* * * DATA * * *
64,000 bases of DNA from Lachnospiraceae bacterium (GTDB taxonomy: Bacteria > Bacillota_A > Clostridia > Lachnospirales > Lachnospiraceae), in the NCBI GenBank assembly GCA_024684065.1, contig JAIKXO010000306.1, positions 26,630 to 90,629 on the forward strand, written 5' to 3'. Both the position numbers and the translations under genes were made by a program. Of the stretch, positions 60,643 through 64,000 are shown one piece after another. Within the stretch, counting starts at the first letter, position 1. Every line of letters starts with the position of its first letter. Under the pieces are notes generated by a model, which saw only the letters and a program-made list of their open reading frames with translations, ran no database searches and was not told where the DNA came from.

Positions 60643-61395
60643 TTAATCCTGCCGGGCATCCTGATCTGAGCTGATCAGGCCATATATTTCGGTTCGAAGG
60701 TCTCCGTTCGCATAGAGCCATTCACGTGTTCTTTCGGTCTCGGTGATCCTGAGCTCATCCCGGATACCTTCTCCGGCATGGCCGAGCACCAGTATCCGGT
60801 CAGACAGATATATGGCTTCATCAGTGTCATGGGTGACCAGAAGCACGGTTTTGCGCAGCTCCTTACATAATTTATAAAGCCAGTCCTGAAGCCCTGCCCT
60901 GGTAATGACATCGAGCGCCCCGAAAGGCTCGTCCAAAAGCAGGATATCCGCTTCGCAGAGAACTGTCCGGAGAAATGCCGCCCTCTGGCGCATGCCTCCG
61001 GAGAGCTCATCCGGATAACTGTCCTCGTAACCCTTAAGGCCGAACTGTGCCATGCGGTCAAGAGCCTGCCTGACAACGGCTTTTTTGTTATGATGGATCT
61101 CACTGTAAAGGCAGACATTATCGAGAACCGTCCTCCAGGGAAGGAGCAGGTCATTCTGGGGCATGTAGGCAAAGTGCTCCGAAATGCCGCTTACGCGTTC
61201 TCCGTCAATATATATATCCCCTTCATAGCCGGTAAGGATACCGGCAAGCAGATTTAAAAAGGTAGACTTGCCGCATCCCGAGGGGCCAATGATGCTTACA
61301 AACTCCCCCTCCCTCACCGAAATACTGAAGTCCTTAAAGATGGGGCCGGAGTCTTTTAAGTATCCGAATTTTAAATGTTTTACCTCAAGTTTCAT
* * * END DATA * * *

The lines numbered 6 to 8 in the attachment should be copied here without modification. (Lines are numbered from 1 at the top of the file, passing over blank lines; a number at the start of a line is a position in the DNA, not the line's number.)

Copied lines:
60901 GGTAATGACATCGAGCGCCCCGAAAGGCTCGTCCAAAAGCAGGATATCCGCTTCGCAGAGAACTGTCCGGAGAAATGCCGCCCTCTGGCGCATGCCTCCG
61001 GAGAGCTCATCCGGATAACTGTCCTCGTAACCCTTAAGGCCGAACTGTGCCATGCGGTCAAGAGCCTGCCTGACAACGGCTTTTTTGTTATGATGGATCT
61101 CACTGTAAAGGCAGACATTATCGAGAACCGTCCTCCAGGGAAGGAGCAGGTCATTCTGGGGCATGTAGGCAAAGTGCTCCGAAATGCCGCTTACGCGTTC